Originally posted Nov. 8, 2008
I am a mom.
I am a wife.
I am a stepmother, a daughter, a daughter-in-law, a sister, a sister-in-law, a niece, a cousin, an aunt, a great aunt, a friend. I’m sure I am even an enemy to a select few.
But no matter who I am to others, I am always a writer.
It is as a writer that I see the world even when I am too steeped in laundry and dishes to reach for a pencil and paper or to tap away on my laptop.
There was a time when I didn’t believe that, when I didn’t believe that writers perceived things all that differently than others and I didn’t believe in myself. Even during my years as a full-time journalist.
But I was over-thinking, and isn’t that what writing is all about?
Writing is about thinking. It’s about perception, analysis and vision. It’s a constant craving to understand the complexities of the world and of human nature and to convey that understanding through written words in a way that excites, energizes and entertains.
When I finally understood and accepted the distraction of that craving and the strength of that lure, when I finally caved in and called myself a writer, other things became clear to me and I began to accept them as well:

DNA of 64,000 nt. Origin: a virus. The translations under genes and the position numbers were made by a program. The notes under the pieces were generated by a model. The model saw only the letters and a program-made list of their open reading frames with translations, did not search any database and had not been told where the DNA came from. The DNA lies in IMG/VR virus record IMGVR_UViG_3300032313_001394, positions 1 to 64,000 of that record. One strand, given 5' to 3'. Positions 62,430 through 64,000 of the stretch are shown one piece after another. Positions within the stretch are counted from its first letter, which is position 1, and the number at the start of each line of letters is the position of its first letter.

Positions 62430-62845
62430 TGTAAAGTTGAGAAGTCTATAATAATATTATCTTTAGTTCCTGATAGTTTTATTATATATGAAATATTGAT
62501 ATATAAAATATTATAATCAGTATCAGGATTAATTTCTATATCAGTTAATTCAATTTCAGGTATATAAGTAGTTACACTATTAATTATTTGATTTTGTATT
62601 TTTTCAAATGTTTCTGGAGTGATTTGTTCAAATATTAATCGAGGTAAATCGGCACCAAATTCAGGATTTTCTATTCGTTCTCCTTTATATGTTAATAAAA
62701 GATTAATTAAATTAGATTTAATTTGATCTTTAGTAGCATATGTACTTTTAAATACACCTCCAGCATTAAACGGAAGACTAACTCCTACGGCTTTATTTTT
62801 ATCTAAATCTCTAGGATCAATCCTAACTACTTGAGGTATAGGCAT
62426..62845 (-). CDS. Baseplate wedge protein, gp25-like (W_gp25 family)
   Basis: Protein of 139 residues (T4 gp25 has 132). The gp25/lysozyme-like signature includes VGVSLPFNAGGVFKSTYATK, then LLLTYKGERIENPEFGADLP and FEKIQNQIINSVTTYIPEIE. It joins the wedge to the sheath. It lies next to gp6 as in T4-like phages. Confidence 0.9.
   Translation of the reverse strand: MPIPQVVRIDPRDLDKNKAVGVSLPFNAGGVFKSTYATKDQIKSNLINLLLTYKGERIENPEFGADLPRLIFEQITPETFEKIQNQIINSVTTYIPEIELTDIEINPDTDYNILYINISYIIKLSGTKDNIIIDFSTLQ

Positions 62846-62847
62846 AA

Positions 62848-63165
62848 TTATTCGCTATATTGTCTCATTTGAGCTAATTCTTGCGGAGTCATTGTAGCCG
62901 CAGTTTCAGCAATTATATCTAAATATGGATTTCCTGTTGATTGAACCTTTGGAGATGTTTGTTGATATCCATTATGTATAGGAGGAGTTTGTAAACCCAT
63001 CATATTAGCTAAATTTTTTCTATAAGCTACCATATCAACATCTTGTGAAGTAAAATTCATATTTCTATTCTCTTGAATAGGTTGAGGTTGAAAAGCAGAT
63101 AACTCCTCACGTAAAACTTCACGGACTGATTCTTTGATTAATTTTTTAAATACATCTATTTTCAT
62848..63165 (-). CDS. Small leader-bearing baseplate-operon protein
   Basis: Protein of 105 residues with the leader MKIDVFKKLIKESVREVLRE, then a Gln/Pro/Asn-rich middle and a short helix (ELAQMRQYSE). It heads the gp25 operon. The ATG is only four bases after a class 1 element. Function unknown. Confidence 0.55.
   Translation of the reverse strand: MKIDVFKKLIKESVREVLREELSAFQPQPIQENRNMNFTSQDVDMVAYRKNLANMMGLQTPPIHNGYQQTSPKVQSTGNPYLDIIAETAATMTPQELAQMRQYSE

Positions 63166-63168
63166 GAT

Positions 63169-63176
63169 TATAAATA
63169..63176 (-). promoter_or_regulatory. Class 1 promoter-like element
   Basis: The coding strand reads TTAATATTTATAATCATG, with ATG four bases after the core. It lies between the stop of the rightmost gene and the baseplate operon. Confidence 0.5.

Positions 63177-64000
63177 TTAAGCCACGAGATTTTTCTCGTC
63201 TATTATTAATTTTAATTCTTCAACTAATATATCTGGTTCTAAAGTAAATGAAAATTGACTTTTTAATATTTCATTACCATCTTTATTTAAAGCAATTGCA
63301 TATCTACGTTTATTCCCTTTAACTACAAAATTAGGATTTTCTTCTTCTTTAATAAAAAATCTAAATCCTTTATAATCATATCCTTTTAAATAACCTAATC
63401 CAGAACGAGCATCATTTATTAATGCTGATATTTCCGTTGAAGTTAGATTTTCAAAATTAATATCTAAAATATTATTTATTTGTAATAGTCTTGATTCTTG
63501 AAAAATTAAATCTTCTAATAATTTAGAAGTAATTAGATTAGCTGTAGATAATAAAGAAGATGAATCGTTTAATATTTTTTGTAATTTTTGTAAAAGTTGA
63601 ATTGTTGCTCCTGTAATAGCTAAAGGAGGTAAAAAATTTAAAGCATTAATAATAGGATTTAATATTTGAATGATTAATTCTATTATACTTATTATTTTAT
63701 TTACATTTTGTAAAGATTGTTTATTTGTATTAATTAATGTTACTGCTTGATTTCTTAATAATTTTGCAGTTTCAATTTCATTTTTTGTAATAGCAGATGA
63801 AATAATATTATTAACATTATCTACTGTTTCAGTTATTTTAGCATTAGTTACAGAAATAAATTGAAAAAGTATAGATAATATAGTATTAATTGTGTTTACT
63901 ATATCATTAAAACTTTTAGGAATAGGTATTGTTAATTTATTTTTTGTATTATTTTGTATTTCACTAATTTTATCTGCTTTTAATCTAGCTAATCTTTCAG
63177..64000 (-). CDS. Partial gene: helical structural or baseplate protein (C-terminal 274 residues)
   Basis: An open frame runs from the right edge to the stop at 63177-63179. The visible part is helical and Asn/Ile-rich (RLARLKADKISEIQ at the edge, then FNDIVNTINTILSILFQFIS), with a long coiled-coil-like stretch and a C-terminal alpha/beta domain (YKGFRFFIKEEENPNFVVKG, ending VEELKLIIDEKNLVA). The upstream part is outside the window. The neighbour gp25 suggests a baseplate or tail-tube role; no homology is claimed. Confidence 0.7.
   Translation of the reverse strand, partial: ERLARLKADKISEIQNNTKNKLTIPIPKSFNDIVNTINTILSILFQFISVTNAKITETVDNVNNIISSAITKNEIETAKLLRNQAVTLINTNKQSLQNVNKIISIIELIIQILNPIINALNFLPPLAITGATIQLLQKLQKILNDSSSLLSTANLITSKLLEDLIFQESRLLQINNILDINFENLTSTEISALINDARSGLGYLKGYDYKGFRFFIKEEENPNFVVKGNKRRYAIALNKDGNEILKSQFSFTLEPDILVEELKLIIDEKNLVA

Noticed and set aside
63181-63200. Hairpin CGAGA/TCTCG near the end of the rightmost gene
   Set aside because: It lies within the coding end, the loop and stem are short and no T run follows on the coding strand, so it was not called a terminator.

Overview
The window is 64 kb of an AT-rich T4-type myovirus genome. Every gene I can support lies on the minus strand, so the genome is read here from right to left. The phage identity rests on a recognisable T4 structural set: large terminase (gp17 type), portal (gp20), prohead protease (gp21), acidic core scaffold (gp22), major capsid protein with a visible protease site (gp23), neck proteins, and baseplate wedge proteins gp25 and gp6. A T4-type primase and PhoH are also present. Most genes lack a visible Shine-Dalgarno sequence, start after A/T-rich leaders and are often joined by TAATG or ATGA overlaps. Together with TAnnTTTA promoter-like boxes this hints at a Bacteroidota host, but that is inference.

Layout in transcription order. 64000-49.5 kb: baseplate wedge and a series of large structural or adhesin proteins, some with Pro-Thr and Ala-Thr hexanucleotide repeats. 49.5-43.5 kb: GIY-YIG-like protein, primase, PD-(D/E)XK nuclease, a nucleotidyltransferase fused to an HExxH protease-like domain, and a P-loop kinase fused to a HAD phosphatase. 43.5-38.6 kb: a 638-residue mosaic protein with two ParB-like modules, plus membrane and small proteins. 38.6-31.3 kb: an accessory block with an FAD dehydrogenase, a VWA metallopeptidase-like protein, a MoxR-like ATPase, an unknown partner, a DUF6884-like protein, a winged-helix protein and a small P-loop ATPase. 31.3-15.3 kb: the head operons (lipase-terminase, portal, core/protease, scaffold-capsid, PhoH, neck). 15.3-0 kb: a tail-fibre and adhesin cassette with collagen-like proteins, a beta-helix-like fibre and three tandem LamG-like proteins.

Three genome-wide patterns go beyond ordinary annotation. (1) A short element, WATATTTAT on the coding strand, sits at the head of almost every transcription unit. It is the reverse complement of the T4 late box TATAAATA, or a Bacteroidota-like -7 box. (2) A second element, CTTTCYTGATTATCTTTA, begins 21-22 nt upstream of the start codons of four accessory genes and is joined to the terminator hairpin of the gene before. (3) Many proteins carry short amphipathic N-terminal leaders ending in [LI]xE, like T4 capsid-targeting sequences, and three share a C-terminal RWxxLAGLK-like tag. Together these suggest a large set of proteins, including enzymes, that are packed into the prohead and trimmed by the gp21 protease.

That’s why my house is a mess.
That’s why the walls need painting.
That’s why I have no garden and the flowers by the mailbox always die prematurely.
That’s why my older kids roll their eyes when I try to explain the dynamics of their friendships and the various points of view in their arguments.
That’s why my toddler twins grin, cackle and run when they see my laptop.
That’s why I can’t bake a decent cake, knit Christmas gifts, wrap a present with style or learn the art of scrapbooking.
That’s why I don’t get enough sleep.
So I’m sorry PTO.I’m sorry Dr. Sears, Martha Stewart, Suze Orman.
My house is a mess, my desk is a mess, my bills are a mess and I don’t dress well.
It’s not my fault.
I’m a writer.
I write to think; I think to write.